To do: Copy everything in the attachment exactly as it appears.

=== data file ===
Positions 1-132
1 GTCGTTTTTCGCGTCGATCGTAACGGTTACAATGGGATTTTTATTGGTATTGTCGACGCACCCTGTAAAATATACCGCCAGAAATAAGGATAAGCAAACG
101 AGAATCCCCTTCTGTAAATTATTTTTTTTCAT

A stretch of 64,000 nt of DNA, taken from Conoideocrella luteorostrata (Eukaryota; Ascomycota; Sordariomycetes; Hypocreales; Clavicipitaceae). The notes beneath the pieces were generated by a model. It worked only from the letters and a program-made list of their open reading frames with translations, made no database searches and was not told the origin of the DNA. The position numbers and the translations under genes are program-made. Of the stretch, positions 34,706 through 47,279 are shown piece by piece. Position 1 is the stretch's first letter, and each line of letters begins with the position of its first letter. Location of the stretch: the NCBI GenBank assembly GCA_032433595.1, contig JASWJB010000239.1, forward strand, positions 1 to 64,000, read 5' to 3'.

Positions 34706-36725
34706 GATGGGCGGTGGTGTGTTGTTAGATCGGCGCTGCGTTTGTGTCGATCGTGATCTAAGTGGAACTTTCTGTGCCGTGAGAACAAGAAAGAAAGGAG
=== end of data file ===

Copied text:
Positions 1-132
1 GTCGTTTTTCGCGTCGATCGTAACGGTTACAATGGGATTTTTATTGGTATTGTCGACGCACCCTGTAAAATATACCGCCAGAAATAAGGATAAGCAAACG
101 AGAATCCCCTTCTGTAAATTATTTTTTTTCAT

A stretch of 64,000 nt of DNA, taken from Conoideocrella luteorostrata (Eukaryota; Ascomycota; Sordariomycetes; Hypocreales; Clavicipitaceae). The notes beneath the pieces were generated by a model. It worked only from the letters and a program-made list of their open reading frames with translations, made no database searches and was not told the origin of the DNA. The position numbers and the translations under genes are program-made. Of the stretch, positions 34,706 through 47,279 are shown piece by piece. Position 1 is the stretch's first letter, and each line of letters begins with the position of its first letter. Location of the stretch: the NCBI GenBank assembly GCA_032433595.1, contig JASWJB010000239.1, forward strand, positions 1 to 64,000, read 5' to 3'.

Positions 34706-36725
34706 GATGGGCGGTGGTGTGTTGTTAGATCGGCGCTGCGTTTGTGTCGATCGTGATCTAAGTGGAACTTTCTGTGCCGTGAGAACAAGAAAGAAAGGAG